Media Materiality Manifesto

Media Materiality Manifesto

Highlight. Reverse. Remix.

Just keep swimming. But tell me, what have you been swimming in?

Like the fish that swims in water, you too swim inside the rivers and oceans of media. From the materiality of the pencils in your hands to the keys at your fingertips to the TV coursing through your eyes, you just keep swimming. But start revealing the materiality of the mediums around you.

Media demands your interaction. It demands that you follow an established set of wars, wares and ways to forgotten roles and rules of your generation. Highlight the materiality clouding your senses.

Materiality is the essence of these mediums. It’s the parts of the whole. Start seeing the water around you by taking the expected into the unexpected.

Start questioning the naturalness of your ways. Why is it “natural” to get food from a supermarket? Is it natural because you’ve been doing it for your entire life? Does that make it natural?

Program or be programmed. Because how can you change something or make it better unless you understand the underlying parts? Reverse your ways.

Talk backwards. Now sound the warring remix. Make us all listen to ourselves. But tread softly, my friend, because your better is their worse.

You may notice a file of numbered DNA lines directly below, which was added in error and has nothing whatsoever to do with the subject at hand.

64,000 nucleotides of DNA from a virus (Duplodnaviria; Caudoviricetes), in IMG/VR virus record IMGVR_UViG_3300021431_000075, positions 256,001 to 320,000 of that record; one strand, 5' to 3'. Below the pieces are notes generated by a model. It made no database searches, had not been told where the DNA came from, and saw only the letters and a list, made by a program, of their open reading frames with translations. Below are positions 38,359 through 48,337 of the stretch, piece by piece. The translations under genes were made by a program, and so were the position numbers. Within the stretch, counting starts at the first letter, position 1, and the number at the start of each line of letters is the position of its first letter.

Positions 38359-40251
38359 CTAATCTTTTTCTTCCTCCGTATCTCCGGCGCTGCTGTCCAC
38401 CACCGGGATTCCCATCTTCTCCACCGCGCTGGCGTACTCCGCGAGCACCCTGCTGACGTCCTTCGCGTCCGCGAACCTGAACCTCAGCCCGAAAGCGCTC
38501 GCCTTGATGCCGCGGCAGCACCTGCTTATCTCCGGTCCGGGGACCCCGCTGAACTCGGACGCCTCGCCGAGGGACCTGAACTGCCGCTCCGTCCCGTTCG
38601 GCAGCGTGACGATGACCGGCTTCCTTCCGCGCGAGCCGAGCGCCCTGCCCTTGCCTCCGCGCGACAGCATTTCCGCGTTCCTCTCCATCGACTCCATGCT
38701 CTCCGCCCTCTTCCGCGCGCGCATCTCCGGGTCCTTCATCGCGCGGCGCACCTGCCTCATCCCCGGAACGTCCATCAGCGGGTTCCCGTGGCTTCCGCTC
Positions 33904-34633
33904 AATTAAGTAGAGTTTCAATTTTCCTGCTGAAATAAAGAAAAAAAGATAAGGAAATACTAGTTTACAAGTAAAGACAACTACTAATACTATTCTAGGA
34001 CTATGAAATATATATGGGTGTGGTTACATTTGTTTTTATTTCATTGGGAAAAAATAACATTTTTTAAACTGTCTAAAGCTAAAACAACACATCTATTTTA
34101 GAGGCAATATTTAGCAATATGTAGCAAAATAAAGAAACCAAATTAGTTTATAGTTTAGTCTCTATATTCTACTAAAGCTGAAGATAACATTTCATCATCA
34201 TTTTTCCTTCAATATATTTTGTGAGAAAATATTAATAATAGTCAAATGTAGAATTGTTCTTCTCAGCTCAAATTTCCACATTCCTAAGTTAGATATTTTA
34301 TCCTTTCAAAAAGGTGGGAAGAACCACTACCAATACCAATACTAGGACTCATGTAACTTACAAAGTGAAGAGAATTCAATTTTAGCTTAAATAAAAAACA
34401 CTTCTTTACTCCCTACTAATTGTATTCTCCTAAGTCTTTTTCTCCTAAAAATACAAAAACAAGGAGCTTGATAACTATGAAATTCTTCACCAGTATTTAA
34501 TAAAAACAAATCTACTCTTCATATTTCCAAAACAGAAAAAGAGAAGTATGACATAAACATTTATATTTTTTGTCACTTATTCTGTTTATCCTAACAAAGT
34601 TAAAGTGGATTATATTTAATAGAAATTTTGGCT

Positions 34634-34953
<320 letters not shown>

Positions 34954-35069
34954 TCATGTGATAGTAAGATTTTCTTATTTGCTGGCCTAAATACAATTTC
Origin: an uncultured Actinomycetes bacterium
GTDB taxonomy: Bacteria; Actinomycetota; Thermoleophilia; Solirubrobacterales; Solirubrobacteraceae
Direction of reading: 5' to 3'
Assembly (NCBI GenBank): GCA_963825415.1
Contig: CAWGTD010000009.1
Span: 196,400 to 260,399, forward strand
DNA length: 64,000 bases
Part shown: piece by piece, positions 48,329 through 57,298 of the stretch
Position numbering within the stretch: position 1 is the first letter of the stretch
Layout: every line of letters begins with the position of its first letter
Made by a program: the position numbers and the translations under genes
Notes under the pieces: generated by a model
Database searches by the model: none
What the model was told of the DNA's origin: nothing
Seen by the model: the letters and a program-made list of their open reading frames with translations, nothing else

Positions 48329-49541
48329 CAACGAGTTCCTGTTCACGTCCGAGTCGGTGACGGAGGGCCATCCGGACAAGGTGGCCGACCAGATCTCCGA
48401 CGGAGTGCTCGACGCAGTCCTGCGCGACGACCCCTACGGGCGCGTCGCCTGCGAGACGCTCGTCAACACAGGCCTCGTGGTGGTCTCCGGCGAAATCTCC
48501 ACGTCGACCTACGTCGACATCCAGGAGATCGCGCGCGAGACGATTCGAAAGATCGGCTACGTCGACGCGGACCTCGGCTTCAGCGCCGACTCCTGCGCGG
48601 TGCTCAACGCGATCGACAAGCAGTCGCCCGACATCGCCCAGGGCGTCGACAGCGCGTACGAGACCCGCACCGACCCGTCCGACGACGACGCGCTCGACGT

black boxes february album

Steven and I wrapped up the album today. I think we were crazy for doing this, considering, well, a lot of things, but damn it feels good to have this complete draft done.

I’m excited to play it live.

black boxes pop player

black boxes pop player on

Formative Writing Experience

When I try to recall some event that put me on a path to new knowledge on how to become a better writer, I usually think of how it involved rhetoric and rhetorical devices, i.e. becoming a Sophist, perhaps(?). Yet, there was a time when I was prompted to reflect on my writing process and I soon realized that I had none (that I was aware of).

This was in Graduate Scholarship class and I felt rather silly for not really knowing what I do. There were some usual moves that I could recall, but I couldn’t get too “granular”. There were some other colleagues who seemed to have a better idea and some with real concrete and definitive methods. I personally concluded that I have a set of tools and make decisions on how and when to utilize them for specific exigences and developing situations. Yet, over the last almost two years, I now wonder: Do I go back to Invention, Pre-writing, Drafting, Revising as a standardized process?